She wakes up with a gasp. She knows she’s in the medbay, and not one on Earth; she’s on the Resistance base, she can smell it. She sighs in twin relief and regret when she can feel the Force running through her veins again; all her hopes were dashed apparently. Someone is gripping her hand, tightly. She opens her eyes, and there he is. “Ben,” she whispers; so maybe not all of her hopes had been dashed.
Rey had worried about this. Had worried what she would find in his eyes when they got back her—if they got back here. What she would feel through their Force bond. She looked and found no anger; the darkness was there, still, and she thinks that maybe it always will be there like it’s there in her, but it doesn’t make up his whole being anymore. He’s not consumed by it.
“You were right,” he says to the thoughts going through her mind. “Kylo was never really me. It was easy, after being in that world with you, to push Snoke out of my mind. I found something that I care about more. It’s not just you,” he hurries to clarify, “Even though you are a big part of it. “I care about myself. Ben, not Kylo. And my mother; the sacrifice my father made for me. I care about that more.”
I can’t begin to atone for what I did as Kylo, but I will try, he promises, to himself and to her.
“What happened?” she asks, do you know why we were there? Was it real?
“It was real,” he comforts her. “We were asleep for as long as we were there. I just woke up before you, about an hour ago. Luke says that the Force did it, or at least, that’s what Obi Wan told him. Those people—that Ben and Rey—they exist. We just got to live their lives for a little while.”
“You talked to Luke?” she asks, wondering, with a little bit of a wince, how that conversation went.
Ben nods. “He said—he said he forgave me.”
“Of course he did, he’s incredibly forgiving.”
“It’s more than I deserve.”
“Forgiveness isn’t about deserving Ben. He forgives you; accept it.”
He nods; they sit in silence for a while. Rey takes stock of herself; she doesn’t feel any of the after affects of the bomb. She knows she must have been injured, but too much time has gone by apparently. “Why’d we come back? I mean, why now?”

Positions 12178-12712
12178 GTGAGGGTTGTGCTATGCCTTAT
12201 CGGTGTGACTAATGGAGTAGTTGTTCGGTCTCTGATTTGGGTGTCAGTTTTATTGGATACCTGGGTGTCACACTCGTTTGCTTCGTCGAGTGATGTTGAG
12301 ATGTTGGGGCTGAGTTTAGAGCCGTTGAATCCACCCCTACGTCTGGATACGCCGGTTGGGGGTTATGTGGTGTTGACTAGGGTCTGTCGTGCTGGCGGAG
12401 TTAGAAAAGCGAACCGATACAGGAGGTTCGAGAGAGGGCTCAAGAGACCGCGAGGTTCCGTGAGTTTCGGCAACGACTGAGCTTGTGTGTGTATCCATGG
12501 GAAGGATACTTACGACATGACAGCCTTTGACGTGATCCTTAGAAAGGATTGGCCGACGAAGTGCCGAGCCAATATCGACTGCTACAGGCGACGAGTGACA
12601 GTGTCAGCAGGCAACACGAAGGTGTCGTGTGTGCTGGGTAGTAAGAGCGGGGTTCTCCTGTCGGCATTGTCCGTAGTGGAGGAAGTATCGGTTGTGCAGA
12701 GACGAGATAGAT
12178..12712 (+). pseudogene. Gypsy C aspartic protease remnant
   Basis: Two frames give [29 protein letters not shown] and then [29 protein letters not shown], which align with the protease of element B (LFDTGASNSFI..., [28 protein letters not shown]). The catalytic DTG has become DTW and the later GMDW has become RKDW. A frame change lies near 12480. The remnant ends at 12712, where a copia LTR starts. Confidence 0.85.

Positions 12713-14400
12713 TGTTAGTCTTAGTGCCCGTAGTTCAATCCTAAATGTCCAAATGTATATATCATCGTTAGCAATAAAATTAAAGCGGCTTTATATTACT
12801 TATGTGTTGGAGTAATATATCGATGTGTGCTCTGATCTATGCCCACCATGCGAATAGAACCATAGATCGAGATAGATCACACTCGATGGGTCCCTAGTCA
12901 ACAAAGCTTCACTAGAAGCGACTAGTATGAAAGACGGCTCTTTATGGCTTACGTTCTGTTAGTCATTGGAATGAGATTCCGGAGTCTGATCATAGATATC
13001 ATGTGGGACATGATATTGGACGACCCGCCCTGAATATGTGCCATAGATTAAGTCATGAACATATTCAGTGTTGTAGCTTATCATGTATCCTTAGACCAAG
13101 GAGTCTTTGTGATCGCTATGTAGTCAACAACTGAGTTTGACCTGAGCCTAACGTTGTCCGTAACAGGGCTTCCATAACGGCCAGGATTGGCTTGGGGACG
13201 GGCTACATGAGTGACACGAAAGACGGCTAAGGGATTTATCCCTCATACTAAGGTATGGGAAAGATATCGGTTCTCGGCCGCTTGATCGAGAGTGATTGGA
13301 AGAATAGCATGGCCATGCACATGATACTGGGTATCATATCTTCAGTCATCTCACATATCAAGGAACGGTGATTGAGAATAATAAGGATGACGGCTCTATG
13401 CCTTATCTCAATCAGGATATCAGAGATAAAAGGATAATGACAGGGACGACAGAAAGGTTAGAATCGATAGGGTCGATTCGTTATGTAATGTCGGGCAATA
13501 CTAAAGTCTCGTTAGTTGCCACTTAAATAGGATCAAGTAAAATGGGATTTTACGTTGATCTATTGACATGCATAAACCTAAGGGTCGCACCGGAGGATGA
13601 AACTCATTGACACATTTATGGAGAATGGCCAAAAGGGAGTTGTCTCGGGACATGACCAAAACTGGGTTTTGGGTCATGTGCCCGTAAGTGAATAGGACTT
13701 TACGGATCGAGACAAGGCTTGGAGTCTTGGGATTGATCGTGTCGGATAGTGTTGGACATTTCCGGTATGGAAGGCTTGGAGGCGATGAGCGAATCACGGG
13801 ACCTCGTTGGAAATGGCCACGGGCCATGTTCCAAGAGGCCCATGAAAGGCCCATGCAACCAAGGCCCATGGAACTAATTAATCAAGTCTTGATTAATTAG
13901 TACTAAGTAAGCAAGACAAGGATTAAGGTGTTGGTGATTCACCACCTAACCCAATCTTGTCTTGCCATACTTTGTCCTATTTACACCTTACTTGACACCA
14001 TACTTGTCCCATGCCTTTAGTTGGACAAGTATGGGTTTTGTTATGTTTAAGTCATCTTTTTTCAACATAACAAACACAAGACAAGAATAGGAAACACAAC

He shrugs his shoulders. “Luke wasn’t sure.”
“So Han and Anakin and Padmé are all alive there in the other world?” she asks suddenly, sad that they can’t have those people here—she’d come to love them, and it seems unfair that another them gets to have those people alive and well when they don’t.
“Yes. I wanted to stay, you know. With you. And with them,” he admits. “I thought you’d want to come back, though.”
“I wanted to stay,” she breathes. “I wanted to stay with you. For you. I didn’t think you’d want to stay.”
He looks away from her, as he so often tended to do when he was filled with emotion. “I wanted to stay. I liked being in a world where I hadn’t killed—I miss him, you know? Every day. I shouldn’t have—” he starts and stops, overwrought.
She squeezes his hand, “I know.” Rey’s still a little angry with him, if she’s being truthful, for doing it. But it’s easier to not be angry at him when he’s contrite and letting her see just how much killing his father had taken a toll on him.
“I thought it would make me strong,” he says. “Killing him. That’s what Snoke said it would do. It made me weaker instead. It felt like—the moment I did it I knew I’d made the wrong choice,” he’s crying now, freely, but she lets him get it out. “And it was too late. That was the worst part. I regretted it the minute I did it, and it was too late.”
Sobs shake his shoulders; she tugs him to her, up onto her hospital bed. She cries too; for everyone she’s lost. They both cry for the Han Solo in their world—she thinks it’s probably time for them both to say goodbye.
“What happens now?” she asks when both their tears are spent, wondering at what he’s planning to do, at what they’re going to do, at how her friends and his mother are going to react to his change of heart. She wonders if he meant what he said before they slept together or it was all just to get in her pants. She knows it wasn’t though, as soon as she thinks it; all he can think about is how determined he is to keep his word to her.
He smiles at her, soft and sweet and so Ben. “We face whatever happens.” Together.
Together, she agrees, clasping his hand in hers tighter. Together.